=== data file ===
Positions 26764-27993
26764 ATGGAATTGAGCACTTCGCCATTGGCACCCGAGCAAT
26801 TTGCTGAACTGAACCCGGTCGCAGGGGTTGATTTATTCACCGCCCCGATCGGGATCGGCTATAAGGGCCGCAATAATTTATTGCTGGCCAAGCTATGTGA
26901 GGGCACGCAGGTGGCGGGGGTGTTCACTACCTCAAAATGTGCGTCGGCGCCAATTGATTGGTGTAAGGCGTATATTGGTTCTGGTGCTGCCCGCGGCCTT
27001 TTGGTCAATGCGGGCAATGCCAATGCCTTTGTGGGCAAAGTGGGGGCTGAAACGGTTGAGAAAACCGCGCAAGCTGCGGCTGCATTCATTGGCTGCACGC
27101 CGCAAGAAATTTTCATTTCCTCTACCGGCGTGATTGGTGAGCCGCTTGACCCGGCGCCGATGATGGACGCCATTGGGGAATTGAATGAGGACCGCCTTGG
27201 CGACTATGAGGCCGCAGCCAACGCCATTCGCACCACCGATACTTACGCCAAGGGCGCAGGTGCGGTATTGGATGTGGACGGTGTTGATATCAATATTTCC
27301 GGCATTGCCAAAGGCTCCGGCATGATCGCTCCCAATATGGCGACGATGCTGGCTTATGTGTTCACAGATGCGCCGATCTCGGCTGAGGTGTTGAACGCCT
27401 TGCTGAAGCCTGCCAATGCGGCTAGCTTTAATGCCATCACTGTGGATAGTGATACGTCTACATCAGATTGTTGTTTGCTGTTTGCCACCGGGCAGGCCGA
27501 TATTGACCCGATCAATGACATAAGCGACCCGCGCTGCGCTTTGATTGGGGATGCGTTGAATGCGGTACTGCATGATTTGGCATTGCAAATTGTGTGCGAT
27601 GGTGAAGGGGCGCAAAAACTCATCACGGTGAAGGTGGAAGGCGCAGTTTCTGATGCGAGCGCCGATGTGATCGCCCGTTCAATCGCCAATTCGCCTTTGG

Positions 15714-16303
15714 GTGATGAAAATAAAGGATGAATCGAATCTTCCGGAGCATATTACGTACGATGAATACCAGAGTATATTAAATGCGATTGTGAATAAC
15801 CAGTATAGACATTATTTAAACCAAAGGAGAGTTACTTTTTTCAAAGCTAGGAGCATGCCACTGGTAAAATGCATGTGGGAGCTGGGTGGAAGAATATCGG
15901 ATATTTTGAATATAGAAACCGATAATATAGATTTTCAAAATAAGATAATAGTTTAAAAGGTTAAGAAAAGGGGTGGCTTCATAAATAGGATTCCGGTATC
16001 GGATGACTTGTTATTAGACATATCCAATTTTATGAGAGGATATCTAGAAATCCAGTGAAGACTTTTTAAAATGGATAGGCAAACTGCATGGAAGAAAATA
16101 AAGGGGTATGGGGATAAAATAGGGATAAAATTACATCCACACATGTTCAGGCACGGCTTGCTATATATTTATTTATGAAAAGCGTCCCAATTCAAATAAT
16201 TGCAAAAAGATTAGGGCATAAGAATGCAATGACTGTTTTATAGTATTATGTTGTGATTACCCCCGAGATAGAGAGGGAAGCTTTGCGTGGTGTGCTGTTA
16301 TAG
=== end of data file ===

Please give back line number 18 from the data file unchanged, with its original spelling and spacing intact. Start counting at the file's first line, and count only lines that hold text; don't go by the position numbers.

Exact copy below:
16201 TGCAAAAAGATTAGGGCATAAGAATGCAATGACTGTTTTATAGTATTATGTTGTGATTACCCCCGAGATAGAGAGGGAAGCTTTGCGTGGTGTGCTGTTA